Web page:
Skip to content

Healing From Addiction? Supplement The Process With These 4 Herbs

Last updated on March 27, 2020

Addiction can take many forms, from drug and alcohol abuse to eating disorders such as anorexia, bulimia, and chronic bingeing and/or exercising. And while it’s one thing to triumph over addiction mentally, one must also heal the body in order to prevent or lessen the after-effects of addiction.

While addiction is a tricky subject, even if you haven’t yet slain the addictive impulse, you can start the process by feeding the body the nutrients it needs. There are schools of thought out there that attribute addiction to malnourishment; while it's crucial to speak to your doctor to figure out what works for you and your body, you may find that supplementing with these herbs can help lessen the sting of withdrawal. 

This ad is displayed using third party content and we do not control its accessibility features.

Hawthorn for the heart.

Hawthorn berries (Crataegus spp.) can be helpful for a heart weakened1 by eating disorders or from chemical substance abuse. As a heart tonic, they’re pretty mild, so there’s relatively little danger in taking this herb as a precautionary measure, even if your heart is healthy. 

Try taking this herb as a tincture, noting that you will probably have to take it for six weeks or so before noticing results. For those who’d rather avoid the alcohol in a tincture, look for this in glycerite form, or place your dosage of tincture in recently boiled water. The alcohol will evaporate, leaving the medicine behind.


Dandelion for the spleen.

The spleen is essential for warding off infection, keeping body fluids in balance and managing red blood cell count. Eating disorders are especially damaging to the spleen.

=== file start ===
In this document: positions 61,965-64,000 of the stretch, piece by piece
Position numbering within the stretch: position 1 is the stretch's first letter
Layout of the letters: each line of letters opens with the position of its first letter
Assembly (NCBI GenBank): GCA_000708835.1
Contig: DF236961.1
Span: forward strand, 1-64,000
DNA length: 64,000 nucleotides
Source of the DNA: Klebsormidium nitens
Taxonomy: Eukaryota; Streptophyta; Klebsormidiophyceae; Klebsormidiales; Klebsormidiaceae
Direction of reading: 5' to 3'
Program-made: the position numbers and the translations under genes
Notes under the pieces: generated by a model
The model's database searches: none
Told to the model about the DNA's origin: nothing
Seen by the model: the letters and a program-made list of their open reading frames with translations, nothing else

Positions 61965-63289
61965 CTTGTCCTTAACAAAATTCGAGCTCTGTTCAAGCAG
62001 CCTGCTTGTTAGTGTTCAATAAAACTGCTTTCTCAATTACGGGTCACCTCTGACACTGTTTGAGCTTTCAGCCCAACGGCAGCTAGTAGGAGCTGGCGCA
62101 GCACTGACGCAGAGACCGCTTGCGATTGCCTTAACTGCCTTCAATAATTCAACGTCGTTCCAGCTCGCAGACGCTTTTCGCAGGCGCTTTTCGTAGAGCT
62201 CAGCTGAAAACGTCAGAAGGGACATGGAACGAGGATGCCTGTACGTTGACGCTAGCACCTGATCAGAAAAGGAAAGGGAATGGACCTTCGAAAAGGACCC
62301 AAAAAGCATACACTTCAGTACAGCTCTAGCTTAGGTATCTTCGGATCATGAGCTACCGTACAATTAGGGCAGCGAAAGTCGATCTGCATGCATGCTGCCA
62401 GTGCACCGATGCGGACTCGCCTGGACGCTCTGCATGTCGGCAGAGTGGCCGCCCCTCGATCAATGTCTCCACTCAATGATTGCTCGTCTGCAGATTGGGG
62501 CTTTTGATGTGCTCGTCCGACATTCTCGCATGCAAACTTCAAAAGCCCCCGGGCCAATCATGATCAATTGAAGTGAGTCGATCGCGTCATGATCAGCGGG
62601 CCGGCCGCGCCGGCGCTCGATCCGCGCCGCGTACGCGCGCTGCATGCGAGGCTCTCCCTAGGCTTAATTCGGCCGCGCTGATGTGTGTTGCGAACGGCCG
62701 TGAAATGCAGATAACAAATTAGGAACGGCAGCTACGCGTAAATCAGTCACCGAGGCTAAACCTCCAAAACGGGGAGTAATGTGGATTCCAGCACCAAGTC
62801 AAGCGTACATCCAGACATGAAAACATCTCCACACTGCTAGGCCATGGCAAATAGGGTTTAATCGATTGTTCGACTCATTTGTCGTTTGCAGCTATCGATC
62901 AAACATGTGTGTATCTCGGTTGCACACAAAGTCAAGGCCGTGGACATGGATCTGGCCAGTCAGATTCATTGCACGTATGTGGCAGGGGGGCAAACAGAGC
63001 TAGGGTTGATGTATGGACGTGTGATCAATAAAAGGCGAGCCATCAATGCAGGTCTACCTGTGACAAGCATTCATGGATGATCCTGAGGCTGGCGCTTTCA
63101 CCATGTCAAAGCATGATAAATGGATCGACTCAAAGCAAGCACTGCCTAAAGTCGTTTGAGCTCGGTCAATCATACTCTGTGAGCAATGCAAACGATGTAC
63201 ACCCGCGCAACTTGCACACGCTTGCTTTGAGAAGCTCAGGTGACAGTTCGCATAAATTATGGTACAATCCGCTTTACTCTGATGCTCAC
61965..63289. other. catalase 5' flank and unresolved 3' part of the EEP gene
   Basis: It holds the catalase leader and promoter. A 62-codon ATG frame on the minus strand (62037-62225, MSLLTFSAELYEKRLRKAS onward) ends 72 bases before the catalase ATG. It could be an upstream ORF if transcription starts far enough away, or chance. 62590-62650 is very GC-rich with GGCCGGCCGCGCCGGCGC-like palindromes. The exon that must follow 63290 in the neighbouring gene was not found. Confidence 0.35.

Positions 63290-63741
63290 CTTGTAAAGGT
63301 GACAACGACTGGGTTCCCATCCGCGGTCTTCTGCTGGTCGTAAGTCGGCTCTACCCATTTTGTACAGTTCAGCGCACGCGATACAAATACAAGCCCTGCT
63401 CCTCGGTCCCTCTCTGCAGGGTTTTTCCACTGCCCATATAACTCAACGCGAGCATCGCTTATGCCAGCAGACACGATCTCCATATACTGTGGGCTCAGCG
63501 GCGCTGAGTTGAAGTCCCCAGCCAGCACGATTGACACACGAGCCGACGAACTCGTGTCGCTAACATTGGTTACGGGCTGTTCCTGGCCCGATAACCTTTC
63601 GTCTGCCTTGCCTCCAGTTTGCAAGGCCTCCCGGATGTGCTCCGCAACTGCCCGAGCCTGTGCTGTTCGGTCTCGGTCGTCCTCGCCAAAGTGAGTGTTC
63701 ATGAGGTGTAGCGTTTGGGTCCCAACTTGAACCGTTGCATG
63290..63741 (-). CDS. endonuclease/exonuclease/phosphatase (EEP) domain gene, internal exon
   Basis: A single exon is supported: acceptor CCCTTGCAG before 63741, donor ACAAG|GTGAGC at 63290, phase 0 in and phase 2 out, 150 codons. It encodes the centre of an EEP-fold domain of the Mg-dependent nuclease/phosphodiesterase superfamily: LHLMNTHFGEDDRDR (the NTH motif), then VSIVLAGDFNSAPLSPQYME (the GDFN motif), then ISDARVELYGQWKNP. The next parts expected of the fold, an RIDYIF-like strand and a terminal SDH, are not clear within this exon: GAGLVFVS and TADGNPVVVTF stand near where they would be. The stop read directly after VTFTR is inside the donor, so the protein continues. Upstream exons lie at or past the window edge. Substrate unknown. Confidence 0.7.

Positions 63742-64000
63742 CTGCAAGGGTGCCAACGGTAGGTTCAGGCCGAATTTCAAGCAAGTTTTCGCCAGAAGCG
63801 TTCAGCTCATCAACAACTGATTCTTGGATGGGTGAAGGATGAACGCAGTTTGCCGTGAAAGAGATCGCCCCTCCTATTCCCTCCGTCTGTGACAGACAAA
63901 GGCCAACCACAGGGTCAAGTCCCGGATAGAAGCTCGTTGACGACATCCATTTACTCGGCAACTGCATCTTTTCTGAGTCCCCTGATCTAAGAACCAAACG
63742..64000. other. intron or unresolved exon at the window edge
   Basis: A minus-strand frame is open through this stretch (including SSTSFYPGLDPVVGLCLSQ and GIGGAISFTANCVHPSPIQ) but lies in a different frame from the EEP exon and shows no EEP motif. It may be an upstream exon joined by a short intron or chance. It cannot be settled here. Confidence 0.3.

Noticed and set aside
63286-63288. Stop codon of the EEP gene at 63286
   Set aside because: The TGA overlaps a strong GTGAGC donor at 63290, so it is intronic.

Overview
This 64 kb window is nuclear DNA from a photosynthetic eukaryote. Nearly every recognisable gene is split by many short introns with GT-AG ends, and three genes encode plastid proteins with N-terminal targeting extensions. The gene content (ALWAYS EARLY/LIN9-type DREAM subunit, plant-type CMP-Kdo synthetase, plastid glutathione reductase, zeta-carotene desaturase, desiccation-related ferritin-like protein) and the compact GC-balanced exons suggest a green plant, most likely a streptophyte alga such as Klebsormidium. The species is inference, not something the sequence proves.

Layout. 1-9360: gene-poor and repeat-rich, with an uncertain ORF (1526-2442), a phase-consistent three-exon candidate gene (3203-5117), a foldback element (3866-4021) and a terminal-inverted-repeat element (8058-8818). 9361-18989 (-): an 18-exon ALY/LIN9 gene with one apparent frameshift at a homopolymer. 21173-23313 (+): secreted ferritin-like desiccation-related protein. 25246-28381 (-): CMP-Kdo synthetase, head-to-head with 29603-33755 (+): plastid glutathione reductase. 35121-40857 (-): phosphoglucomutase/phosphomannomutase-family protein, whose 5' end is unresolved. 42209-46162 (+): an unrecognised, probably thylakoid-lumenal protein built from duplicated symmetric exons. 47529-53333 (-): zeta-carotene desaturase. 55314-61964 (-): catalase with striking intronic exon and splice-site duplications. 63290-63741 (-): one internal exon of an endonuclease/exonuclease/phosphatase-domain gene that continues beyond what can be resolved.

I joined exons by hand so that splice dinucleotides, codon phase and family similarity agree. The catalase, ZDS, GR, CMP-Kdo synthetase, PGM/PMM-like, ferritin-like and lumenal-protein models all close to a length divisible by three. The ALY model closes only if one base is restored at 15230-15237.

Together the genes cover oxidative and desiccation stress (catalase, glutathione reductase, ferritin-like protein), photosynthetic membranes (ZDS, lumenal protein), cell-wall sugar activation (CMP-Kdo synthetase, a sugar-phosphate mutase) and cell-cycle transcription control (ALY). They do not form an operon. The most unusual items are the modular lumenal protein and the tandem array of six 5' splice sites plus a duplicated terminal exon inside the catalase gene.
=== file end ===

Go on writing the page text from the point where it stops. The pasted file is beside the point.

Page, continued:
Try adding dandelion (Taraxacum officinale) to your daily diet—you can use the leaves or the roots, fresh or dried, capsule or tincture. This herb is relatively safe (although use with caution if you suffer from gallstones—consult your physician first) and can help replace nutrients (like potassium) that may be lost during eating disorders. The cooling and drying tendencies of dandelion can also help to relieve spleen swelling and congestion. Bonus: Dandelion is great for the liver and kidneys as well.

This ad is displayed using third party content and we do not control its accessibility features.

Milk thistle for the liver.

Milk thistle (Silybum marianum) can be a wonderful herb for the liver, especially after chemical abuse2. The beauty of this herb is that it helps soothe the liver without hampering its ability to eliminate drugs and harmful agents from the body. 

Try taking milk thistle as an alcohol or glycerite extract. Note: This herb may cause mild diarrhea as it stimulates the flow of bile, especially if you eat a high fat diet. This is no cause for alarm, however; simply back off from the herb a bit until bowels normalize and then you can increase the dose slowly over time.


Burdock root for the kidneys.

Burdock root (Arctium lappa) can be a blood purifier, antioxidant, anti-inflammatory, and tonic3 for the liver and kidneys. It’s a mild bitter and, as such, can stimulate digestion and gastric juices. As a diuretic, burdock root stimulates the body’s release of waste water, which can help flush the kidneys. 

Finally, the root is also a nutritive, loaded with minerals which are often flushed from the body when the kidneys aren’t working as well as they should. If you can find burdock root in the produce section of your local natural food store, feel free to add it liberally to stir-fries and soups. Otherwise, you can take it in capsule or extract form.

It’s important for the body and mind to heal in order to fully recover from addiction. If you find yourself suffering from tension and stress as your body heals, you can try adding chamomile, holy basil, lemon balm, and valerian to your daily herbal protocol.

Yoga and meditation are also great for maintaining balance between the mind and body. However, as mentioned, it’s always best to consult your primary care doctor before attempting anything new—and as always, find what’s best for your own body. 

This ad is displayed using third party content and we do not control its accessibility features.